“And I suggest you let go of my arm,” I said. “This is no drill, man. You just lost a state.”

His hand dropped. He stood motionless, a spent twister. The room was unnaturally quiet in the aftermath of the alarms.

“Alert! Grid failure! Alert! Grid failure!” Hell broke loose again. This could not be happening. I looked up, unwilling to believe my eyes. On the screen, Alabama winked out.

I pushed past Tarkleton and returned to the console, where Abidi was already typing away, his fingers flying over the keyboard with uncanny speed. I leaned over, scanning the monitors. Grids don’t fail without a damn good reason. I directed Abidi’s search, telling him where to look.

Tarkleton’s massive presence loomed over me. “It’s a hu
ndred and four degrees outside and a lot of air conditioners just quit. If we don’t get the power back up, we’ve got a problem.”

“Since we’re exchanging suggestions, I suggest you let me do my thing,” I said without looking up. I already had a pro
blem of un-frigging-believable proportion. My company had designed every system in the room.

“You know what happened?”

“Not yet, but I intend to find out.”

He was silent for a moment, relighting his pipe while he mulled this over. “Very well, then. Gentlemen! Mr. Decker has the floor. Give him your cooperation.” He paused, and I felt the weight of his eyes on me. “It’s your system, Decker. Fix it.”

A secretary stuck her head through the doorway. “Mr. Tarkleton, North Mississippi Medical Center on the blue line. They have people in surgery and their generator failed. What do I tell them?”

“Lord Almighty. Tell them we’re on it, but get that generator back up.” He turned to me. “That’s the largest hospital in the state. Stop twiddling your thumbs and get that grid back up.”

“I need your station,” I said to Harold Beeman. The room was heating up and he was already covered in sweat. He looked right at me, his eyes the size of golf balls through the glasses, but he didn’t move. I motioned for him to get up and still he sat. I looked to Tarkleton for help.

“Harold, move your butt!” he said.

Beeman got up slowly, still staring at me. A big bead of sweat rolled off the tip of his oily nose. He finally cleared the chair and I slid into it.

I typed and clicked my way through analysis screens and grid models, looking for answers, finding none. Everything was normal, except for the two entire states that—

“Alert! Grid failure! Alert! Grid failure!”

Make that three. Tennessee faded. My career was disint
egrating. I pictured a room full of reporters in bloodlust frenzy, jackals closing in on wounded prey. Mr. Decker, what went wrong? Did you cut security corners when you designed this system? Was Decker Digital not ready for the challenge of such a project? Exactly how vulnerable are your systems, Mr. Decker?

Someone killed the alarms.

“I’ll have to call Washington if we don’t get them back up in a hurry,” Tarkleton said. “Any chance these states went down independently?”

“Didn’t happen,” I said, working my way deeper into the system.

“I agree,” Brett Fulton said. “The problem is here. With Decker’s system.”

I vowed to wipe the smug smile off his face as soon as I had the grids back up. And to fire the Decker Digital employee r
esponsible for this gaffe.

The secretary was back. “Mr. Tarkleton, blue line again, Memphis International, they’re screaming and cursing, d
emanding to talk to you.”

Tarkleton grabbed a telephone handset and punched a large blue button on the base. “Tarkleton here ... Yes ma’am ... I’m sorry, I don’t have a time frame for you ... I understand ... it won’t help, but call him if you want to.” He slammed the han
dset back into its cradle. “Decker, I’m in a world of hurt here.”

“Perhaps it is not trouble with Matt Decker’s system.” Abidi looked up from his monitor. “I am seeing something most un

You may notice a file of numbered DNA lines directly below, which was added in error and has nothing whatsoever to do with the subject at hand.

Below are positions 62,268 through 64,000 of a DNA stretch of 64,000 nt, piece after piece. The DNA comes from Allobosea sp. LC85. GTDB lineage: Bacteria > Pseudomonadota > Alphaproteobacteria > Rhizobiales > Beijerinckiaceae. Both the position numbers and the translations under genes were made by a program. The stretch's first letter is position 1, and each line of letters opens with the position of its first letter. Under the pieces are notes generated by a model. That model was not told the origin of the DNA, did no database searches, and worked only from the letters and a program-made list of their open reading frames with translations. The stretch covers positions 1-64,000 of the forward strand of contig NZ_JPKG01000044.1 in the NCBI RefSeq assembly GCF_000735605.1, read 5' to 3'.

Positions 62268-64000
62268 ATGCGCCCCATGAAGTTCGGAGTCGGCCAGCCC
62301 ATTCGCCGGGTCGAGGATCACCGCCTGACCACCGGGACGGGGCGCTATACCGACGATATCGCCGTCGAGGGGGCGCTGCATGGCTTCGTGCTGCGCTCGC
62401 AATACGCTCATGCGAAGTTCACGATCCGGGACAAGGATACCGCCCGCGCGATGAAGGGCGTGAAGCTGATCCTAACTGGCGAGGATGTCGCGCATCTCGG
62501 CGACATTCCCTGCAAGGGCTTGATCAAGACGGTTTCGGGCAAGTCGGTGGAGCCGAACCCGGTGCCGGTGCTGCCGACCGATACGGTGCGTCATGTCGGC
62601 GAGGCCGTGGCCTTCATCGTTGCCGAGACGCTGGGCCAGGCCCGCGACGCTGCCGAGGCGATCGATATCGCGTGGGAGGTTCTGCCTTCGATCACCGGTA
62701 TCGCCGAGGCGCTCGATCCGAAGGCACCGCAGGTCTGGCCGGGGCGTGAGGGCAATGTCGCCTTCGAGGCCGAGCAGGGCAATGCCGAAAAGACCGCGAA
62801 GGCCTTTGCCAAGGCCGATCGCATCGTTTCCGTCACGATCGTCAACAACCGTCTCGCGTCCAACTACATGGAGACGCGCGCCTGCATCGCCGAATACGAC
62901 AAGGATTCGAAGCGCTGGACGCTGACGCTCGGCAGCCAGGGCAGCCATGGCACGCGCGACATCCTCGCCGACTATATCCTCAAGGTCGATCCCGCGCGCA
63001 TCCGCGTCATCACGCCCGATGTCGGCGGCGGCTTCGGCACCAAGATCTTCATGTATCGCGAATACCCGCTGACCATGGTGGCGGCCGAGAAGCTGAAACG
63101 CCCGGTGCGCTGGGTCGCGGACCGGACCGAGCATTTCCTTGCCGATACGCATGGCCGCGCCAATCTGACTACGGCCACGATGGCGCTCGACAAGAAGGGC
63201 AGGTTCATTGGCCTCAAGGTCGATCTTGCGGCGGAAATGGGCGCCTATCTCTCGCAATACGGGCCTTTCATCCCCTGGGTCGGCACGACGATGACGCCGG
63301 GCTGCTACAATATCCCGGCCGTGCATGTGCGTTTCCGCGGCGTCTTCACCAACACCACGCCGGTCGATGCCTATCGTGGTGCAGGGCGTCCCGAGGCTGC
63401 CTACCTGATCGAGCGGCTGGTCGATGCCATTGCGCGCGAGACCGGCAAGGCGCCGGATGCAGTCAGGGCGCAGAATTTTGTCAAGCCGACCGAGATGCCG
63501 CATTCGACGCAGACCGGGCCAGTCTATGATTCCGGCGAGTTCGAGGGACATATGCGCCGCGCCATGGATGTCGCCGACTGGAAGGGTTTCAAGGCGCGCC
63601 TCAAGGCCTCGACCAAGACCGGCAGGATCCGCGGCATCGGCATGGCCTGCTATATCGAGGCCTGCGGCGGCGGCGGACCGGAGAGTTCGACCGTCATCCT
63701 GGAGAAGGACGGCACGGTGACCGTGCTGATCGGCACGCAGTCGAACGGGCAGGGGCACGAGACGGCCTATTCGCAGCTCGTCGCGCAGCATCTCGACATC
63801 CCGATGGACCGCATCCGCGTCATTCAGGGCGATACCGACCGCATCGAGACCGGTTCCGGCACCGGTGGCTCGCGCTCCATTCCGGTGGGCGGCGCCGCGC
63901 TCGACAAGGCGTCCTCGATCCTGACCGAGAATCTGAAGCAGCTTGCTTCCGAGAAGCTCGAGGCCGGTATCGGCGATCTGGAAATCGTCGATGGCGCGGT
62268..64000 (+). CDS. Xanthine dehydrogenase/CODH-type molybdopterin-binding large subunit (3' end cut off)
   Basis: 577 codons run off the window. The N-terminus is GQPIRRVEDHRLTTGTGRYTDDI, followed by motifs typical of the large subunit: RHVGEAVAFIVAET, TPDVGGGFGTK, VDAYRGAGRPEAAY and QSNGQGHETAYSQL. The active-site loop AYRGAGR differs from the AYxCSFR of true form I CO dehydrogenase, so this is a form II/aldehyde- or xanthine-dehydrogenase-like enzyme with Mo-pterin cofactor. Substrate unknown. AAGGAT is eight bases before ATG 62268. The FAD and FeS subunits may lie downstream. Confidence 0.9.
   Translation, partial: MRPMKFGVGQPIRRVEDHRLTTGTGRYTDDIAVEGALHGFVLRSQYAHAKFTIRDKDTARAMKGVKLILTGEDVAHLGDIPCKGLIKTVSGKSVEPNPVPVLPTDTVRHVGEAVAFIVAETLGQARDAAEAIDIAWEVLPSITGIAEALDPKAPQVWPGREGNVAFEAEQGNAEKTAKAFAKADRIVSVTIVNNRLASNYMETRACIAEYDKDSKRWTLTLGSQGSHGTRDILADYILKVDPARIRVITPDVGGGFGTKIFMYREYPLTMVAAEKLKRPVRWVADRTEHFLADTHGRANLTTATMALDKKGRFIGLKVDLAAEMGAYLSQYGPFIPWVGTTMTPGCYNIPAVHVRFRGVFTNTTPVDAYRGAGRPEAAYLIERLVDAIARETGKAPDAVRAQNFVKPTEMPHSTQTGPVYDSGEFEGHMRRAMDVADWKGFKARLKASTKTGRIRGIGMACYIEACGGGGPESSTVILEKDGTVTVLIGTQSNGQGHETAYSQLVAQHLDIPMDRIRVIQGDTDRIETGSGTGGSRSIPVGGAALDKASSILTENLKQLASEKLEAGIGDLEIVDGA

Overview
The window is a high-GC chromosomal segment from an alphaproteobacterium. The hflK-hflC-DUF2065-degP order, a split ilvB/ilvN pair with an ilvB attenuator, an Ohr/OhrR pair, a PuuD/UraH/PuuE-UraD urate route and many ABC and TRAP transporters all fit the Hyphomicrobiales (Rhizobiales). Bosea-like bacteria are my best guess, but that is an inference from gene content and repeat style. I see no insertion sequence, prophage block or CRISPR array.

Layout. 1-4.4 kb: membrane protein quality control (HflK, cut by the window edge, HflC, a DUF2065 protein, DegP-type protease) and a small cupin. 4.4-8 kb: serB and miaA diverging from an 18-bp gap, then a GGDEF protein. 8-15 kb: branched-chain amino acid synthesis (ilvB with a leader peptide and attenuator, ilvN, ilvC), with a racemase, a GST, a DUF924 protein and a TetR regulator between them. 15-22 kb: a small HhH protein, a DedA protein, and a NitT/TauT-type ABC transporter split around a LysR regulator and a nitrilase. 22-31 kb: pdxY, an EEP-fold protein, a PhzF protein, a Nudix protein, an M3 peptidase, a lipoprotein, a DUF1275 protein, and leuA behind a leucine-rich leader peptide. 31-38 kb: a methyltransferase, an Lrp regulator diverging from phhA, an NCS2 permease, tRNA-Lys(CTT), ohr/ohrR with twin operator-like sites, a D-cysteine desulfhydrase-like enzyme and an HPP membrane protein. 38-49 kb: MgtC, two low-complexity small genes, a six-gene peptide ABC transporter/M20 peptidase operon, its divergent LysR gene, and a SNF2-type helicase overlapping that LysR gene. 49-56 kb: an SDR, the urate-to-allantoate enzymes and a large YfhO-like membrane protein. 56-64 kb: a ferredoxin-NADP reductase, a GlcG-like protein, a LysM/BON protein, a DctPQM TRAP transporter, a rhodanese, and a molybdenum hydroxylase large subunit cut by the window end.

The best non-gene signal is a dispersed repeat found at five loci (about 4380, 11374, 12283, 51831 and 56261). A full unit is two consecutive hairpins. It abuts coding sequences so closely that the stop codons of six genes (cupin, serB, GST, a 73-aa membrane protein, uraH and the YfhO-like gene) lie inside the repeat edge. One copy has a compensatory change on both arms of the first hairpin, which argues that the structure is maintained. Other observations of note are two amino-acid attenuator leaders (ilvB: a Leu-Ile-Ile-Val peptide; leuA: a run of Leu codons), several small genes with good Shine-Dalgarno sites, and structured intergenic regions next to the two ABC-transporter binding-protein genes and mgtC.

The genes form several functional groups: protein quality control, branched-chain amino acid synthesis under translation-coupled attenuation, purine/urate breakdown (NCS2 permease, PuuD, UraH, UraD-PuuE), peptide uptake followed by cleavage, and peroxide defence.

usual in my lines of code. I am thinking cyber-bomb.”

I leaned over and peered at the screen. “You’re saying the server ordered all three shutdowns? You can’t be serious. Too much redundancy, too many safeguards.”

“It has happened. I am showing you here, and here, and here.” He pointed to three lines of code. “These are the exact times Mississippi, Alabama, and Tennessee became dark. I assure you I am most correct.”

“Fulton, run me a printout of the core system activity log,” I said. “STAT, man, three states are down!”

He glared at me, then typed and clicked. Nerd Beeman waited across the room by the printer, ripped the sheet out as soon as it finished, and brought it to me. I found the three bold lines of print that marked the events in question and told Abdul to call out the times he had found buried in the program code.

“Eighteen-sixteen and thirty-seven seconds, eighteen-eighteen and fifty-three seconds, and eighteen-twenty-one and nine seconds, all Zulu times.”

Yellow Creek was five hours behind Greenwich Mean Time, also known as Zulu, the world standard for matters technical. Abidi was right. The times the states went down perfectly matched the cryptic numbers he had found. “There’s nothing wrong with my systems.” I slapped the printout down on the counter.

“Come again?” Tarkleton said.

“Somebody tampered with the code.” My code. Code engineered to be unbreakable.

Abidi cast me a worried glance. I could see he was already processing the implications, and he didn’t like them. Neither did I.

“Can’t we just do a manual override to switch this first grid back on and then deal with the others?” Fulton said.

This moron had obviously spent all of fifteen minutes stud
ying the systems.

“Oh no no no,” Beeman said. “CEPOCS is not designed for manual overrides. A stunt like that could cause terrible da
mage.”

He was right. The grid switches were designed for precise machine control, not manual.

“Up until sixteen minutes after one, everything was fine, right?” I said.

“Sixteen minutes plus thirty-seven seconds after one,” Abidi said.

“Whatever. My point is that the shutdowns were rigged to occur at that particular time on the system clock. There’s no reason we can’t turn the main system clock back twenty-four hours until we can figure out what’s going on here.”

“I understand precisely to where you are traveling,” Abidi said. “CEPOCS will return all parameters to the pre-trigger state. You are a computer hero.”

Fulton snorted.

“I don’t know about hero, Decker,” Tarkleton said, “But if this works, you can call me Tark.”

Swell.

Two minutes later we watched Mississippi, Alabama, and Tennessee sequence back to life on the display. Tarkleton wiped his forehead with a sleeve. Abidi was jubilant. Fulton dumped a BC powder onto his tongue and swallowed it dry. Beeman was too wired to stand still; he kept walking around peering at readouts. I watched him circle the room.

BOOK: Seven Unholy Days
10.65Mb size Format: txt, pdf, ePub